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Geology

What causes the breathtaking bluish turquoise color of the Rio Celeste river?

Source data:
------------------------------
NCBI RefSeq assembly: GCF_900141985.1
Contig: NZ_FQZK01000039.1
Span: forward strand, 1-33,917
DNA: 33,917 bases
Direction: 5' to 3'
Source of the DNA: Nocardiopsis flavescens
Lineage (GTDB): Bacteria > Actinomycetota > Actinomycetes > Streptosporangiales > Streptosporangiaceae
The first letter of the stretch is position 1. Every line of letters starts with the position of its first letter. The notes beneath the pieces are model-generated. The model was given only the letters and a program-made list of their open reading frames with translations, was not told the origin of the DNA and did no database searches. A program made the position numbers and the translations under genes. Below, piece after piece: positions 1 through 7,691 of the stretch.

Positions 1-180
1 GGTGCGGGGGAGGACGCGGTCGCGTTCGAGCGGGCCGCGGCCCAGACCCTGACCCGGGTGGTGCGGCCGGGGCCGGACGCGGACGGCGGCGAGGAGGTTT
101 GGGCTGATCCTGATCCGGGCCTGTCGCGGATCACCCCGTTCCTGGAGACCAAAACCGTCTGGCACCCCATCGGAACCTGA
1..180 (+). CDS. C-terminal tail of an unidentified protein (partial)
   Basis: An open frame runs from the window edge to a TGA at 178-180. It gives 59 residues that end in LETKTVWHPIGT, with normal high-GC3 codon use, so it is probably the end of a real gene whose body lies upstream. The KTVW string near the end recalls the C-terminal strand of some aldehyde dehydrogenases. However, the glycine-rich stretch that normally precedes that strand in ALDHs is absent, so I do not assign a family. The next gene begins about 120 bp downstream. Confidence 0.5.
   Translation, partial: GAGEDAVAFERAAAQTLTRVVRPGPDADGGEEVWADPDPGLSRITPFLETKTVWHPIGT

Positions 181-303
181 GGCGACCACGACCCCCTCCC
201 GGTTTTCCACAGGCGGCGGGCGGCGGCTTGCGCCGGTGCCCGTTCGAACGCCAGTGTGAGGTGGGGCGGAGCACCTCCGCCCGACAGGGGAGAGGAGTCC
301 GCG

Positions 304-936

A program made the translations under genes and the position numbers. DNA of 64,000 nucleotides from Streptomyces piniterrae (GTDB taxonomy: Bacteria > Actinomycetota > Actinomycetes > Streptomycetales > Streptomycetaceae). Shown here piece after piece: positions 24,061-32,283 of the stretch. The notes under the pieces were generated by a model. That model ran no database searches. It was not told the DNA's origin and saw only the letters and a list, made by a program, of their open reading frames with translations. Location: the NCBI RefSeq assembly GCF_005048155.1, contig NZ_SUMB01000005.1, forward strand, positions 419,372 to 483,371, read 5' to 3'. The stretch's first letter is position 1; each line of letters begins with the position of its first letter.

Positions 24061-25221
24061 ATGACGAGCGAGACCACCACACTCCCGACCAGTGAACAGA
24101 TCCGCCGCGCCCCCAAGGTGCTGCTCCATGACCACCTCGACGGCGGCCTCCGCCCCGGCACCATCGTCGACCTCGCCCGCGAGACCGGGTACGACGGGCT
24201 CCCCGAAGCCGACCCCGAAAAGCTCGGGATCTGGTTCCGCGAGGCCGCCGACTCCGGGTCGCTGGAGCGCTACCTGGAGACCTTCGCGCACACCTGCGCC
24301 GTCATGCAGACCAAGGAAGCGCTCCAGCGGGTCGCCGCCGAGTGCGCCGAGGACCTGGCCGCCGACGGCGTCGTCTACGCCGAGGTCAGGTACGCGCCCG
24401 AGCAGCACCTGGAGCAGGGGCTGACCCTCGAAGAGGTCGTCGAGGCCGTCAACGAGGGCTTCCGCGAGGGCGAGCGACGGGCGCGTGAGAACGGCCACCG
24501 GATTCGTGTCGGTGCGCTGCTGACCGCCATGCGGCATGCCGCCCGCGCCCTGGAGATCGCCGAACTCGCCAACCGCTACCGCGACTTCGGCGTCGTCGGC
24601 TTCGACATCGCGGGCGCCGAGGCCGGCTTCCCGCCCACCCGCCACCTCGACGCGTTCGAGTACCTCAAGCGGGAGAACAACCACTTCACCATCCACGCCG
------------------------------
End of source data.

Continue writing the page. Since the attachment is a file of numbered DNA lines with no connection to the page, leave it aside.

The Rio Celeste is one of Costa Rica’s most spectacular rivers. Its breathtaking light bluish turquoise color is wonderfully unique making it a favorite visiting place for tourists and locals alike. Locals will playfully explain the origin of its beautiful color like this: “When God finished painting the sky, he washed his brushes in the Rio Celeste”. How the Rio Celeste gets its unique color is a phenomenon caused by an unusual chemical reaction made possible by its proximity to a volcano and natural hot springs. The Rio Celeste is found in the Tenorio Volcano National Park, a 32,000 acre park that is home to a large number of Costa Rica’s natural wildlife (most of Costa Rica’s feline species can be found here including jaguars, cougars, ocelots, and margays).…